Wednesday, 28 March 2018

REVEALED: How US Consulate Cheated Nigerians Over Visa Application Fee

Although the Nigerian Government pegged the official exchange rate at N305.25 to a dollar, the United States Consulate in Nigeria charged visa application fees at N400 to a dollar and this went on for at least a year.

Using its own rate, the American consulate collected N64,000 from Nigerians applying for a US immigrant visa which is pegged at $160 dollars, instead of N48,840 that it should be, using the Nigerian Government’s official rate.

The Guardian, which uncovered the disparity, reported that the black market rate during the period peak at N370 to a dollar, meaning that the American Consulate still ripped N8,400 off from each Nigeria that applied for a visa, even at the black market rate.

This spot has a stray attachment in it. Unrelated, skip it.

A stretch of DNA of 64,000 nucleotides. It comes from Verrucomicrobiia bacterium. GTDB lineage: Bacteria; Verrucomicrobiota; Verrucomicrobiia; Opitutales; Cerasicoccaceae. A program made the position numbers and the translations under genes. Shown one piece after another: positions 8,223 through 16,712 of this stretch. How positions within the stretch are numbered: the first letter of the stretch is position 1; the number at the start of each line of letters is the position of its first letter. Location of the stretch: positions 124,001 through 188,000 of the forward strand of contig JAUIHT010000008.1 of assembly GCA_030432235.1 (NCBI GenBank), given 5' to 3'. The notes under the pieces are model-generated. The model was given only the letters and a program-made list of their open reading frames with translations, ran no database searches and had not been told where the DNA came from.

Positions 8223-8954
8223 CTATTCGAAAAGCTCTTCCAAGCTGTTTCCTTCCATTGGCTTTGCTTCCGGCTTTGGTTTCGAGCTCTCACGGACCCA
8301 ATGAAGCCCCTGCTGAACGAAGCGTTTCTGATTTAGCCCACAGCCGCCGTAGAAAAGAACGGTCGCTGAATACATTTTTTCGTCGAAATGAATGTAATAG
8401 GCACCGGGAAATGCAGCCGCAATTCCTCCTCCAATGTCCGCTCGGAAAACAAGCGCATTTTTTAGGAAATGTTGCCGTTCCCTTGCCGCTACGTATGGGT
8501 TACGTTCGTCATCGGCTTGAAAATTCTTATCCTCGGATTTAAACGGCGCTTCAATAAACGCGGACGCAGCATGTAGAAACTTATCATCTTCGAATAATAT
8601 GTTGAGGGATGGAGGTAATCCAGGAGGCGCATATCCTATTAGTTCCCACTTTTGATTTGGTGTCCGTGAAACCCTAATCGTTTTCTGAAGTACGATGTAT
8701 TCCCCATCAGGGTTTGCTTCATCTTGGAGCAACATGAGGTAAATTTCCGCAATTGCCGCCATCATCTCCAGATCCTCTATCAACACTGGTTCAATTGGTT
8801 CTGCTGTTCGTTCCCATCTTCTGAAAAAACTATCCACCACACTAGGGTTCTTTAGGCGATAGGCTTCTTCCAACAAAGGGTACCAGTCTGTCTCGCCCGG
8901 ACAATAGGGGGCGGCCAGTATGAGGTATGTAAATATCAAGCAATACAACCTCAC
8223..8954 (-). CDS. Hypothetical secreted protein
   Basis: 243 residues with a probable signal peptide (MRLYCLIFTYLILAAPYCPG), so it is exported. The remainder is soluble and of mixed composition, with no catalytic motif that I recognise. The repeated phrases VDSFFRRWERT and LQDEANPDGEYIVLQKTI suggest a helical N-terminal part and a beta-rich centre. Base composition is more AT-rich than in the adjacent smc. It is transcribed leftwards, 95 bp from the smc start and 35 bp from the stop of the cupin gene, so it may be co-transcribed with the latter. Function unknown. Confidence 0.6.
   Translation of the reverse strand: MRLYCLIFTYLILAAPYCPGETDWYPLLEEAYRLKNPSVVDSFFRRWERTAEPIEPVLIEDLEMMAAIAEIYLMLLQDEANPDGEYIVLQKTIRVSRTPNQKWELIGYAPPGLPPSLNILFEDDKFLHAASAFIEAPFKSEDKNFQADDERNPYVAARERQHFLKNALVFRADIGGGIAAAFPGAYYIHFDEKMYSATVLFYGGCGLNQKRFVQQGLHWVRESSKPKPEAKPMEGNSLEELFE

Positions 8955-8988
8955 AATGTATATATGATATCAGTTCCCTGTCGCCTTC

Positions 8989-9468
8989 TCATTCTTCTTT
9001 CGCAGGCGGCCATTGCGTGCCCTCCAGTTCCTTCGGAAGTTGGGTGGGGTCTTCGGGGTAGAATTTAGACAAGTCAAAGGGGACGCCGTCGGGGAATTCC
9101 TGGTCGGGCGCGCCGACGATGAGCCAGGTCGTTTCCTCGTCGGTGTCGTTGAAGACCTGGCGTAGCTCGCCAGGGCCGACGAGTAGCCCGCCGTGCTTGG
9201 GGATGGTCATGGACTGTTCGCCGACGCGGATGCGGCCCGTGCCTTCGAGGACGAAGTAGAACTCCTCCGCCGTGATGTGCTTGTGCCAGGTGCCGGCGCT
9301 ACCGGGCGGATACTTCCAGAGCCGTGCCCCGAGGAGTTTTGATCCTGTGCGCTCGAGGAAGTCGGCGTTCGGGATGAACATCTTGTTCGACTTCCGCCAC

According to the US State Department, over 163,000 Nigerians got immigrant or nonimmigrant visas into the US between March 2017 and January 2018, while over 130,000 , representing 44 percent of the total applicants, were denied visas in 2017.

Using the data provided by the State Department, The Guardian reported that at N400/$1, the consulate raked in almost N19 billion during the 11 month period, N4.5 billion more than it should have made at N305.25/$1.

The other visa types – H, L, O , P, Q , R , K and E – are known to be higher at between $190 and $265, meaning that the consulate made more money using the N400/$1 exchange rate.

The Public Affairs Officer, U. S. Consulate, Lagos, Darcy Fyock Zotter, defended the exchange rate, The Guardian reported.

“We note that there are multiple exchange rates listed for Nigeria. The U. S. Mission Nigeria uses a market-based exchange rate for the payment of U.S. visa fees,” the PRO said, but failed to explain how the consulate arrived at N400/$1.

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